You can read the full Future of Gas report here.

Unsung professionals putting safety first

Louise Kingham OBE FEI, Chief Executive, Energy Institute

Louise Kingham OBE FEI, Chief Executive, Energy Institute

In December the Forties pipeline system was closed, as a precaution, following the detection of a hairline crack just south of Aberdeen.

As a result, 40% of North Sea oil and gas production was shut in, and the media’s attention understandably focussed on supply impacts, prices at forecourts, and the wider market.

But that is not the full story. Look behind the headlines and there are skilled professionals working day in, day out, often in very challenging conditions, to keep our energy system safe.

In this case, although the root cause of the crack was still under investigation at the time of the writing, technicians and engineers worked in sub-zero winter weather to assess the damage, prevent any danger of oil and gas release into the local environment, and set about repair.

Thankfully, in the final days of 2017, the pipeline owner Ineos announced that repair work and pressure testing had been completed, and the system had been returned to full functioning order.

For me, this story hits home the often unsung role of energy professionals. Before any of the commercial interests that influence our industry, we find their skills and dedication guarding the real bottom line – health, safety and environmental protection.

The Energy Institute has over the decades been central to supporting the development and recognition of individual professionals; to building the body of the health, safety and environment guidance used by the sector, and to the training that helps improve practices across the industry.

Looking back over 2017, we produced more than 50 technical guidance documents – more than any previous year – helping ensure installations offshore and on are safely operated and maintained. And, as oil and gas installations in the North Sea and elsewhere near the end of their lives, our work on asset integrity and corrosion will play a vital role in their responsible decommissioning.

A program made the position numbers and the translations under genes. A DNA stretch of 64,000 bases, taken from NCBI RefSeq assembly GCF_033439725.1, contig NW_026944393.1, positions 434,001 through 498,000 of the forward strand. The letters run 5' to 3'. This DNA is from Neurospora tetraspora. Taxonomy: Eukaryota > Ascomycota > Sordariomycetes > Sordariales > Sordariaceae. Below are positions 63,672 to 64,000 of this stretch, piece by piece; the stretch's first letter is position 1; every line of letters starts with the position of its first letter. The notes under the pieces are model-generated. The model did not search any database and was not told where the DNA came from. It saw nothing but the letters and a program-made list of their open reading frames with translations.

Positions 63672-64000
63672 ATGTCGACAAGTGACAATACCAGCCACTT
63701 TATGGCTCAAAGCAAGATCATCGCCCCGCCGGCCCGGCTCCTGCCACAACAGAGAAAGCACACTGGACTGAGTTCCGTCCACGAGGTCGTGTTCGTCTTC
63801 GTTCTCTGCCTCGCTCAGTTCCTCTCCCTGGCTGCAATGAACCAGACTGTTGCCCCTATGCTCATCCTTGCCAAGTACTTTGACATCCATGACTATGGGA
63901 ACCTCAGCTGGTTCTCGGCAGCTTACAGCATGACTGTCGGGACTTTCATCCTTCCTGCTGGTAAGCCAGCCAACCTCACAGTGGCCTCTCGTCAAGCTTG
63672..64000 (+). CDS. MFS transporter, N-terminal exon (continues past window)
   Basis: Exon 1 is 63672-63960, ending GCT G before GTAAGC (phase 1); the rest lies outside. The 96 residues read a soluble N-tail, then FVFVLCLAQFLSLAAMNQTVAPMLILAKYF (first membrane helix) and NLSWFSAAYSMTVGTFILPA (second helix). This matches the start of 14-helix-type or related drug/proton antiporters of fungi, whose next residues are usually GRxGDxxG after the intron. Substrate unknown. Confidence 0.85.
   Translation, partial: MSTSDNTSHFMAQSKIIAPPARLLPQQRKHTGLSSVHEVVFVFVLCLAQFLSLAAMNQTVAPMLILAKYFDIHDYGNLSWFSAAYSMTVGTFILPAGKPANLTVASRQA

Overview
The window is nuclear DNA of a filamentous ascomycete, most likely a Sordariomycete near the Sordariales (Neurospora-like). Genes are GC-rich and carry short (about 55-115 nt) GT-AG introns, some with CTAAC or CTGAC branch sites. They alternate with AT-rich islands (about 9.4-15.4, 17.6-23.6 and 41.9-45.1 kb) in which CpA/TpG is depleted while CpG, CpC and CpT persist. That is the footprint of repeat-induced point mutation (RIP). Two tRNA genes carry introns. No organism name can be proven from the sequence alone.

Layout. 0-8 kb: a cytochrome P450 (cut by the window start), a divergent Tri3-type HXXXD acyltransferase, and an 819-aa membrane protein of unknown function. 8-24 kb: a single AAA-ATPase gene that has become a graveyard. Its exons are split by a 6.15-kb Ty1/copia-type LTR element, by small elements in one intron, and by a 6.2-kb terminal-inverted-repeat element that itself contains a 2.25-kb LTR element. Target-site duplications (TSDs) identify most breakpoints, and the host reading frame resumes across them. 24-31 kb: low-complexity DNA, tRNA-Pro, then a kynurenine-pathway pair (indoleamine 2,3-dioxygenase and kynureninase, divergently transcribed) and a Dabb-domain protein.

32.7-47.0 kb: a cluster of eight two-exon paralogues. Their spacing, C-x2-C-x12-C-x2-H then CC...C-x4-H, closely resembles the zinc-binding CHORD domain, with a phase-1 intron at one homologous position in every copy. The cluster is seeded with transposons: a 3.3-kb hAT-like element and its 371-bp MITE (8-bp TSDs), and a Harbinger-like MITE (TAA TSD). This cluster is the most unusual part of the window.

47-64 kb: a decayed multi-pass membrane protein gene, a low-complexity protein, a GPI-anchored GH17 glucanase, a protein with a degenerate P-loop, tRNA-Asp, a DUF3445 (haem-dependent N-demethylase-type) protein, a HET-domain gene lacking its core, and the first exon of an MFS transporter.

But there is even more to the EI’s role and ambition in the fast changing world of energy.

Around 20,000 individual members see EI accreditation as the key to a successful career, in 120 countries, across the entire energy system.

As the international community’s determination to shift towards a low carbon economy has intensified, the EI has focused on transferring its expertise and activities into the new, low carbon technologies needed to keep global temperature increases within 2C of pre-industrial levels.

You are now as likely to find EI members working in energy efficiency, low carbon finance or offshore wind, as in oil as gas.

We are home to the G+ Global Offshore Wind Health and Safety Organisation, working with nine of the biggest players to promote and maintain the highest possible standards of health and safety throughout the life cycle of offshore wind farms.

This coming year we turn our attention to energy storage, one of the most critical technologies needed to support the decarbonisation of the energy system, with guidance for battery storage operators covering fire safety, maintenance risks, disposal, and working with local planning authorities.

And we will continue to extend the international reach of our health and safety expertise, with a second health and safety forum being hosted in October in the Middle East.

Safety is paramount

Health and safety is paramount to our industry. Whatever energy sources or technologies they operate in, energy companies have a duty of care to their workforces, the wider public and the natural environment. Shareholders, too, have a heightened interest in the very best standards of operation.

There is a premium on ensuring energy supplies to the public and wider economy are maintained in line with standards, guidance and expertise developed independently, at arms length, insulated from any suspicion of commercial influence or interest.

That is what the EI has always been here for and it is why more and more energy players, from conventional oil and gas through to the most innovative renewable and smart energy technologies, see collaboration with us as central to their health and safety strategies.

Postscript

As I write the close of this column, severe snow storms have for the second time this winter hit the UK, interrupting power supplies to tens of thousands of homes. And I am once again reminded of the individuals working in the harshest of conditions to restore supplies safely and securely to the public, and proud of the Energy Institute’s role in this profession.

This blog first appeared as an article for the Feb 2018 edition of Petroleum Review.

Warming up low carbon heat

Louise Kingham OBE FEI, Chief Executive, Energy Institute

Louise Kingham OBE FEI, Chief Executive, Energy Institute

Louise Kingham of the Energy Institute (EI) surveys the prospects for low carbon heat…

This is proving to be a year of symbolic firsts on the UK energy system’s road to its low carbon destination.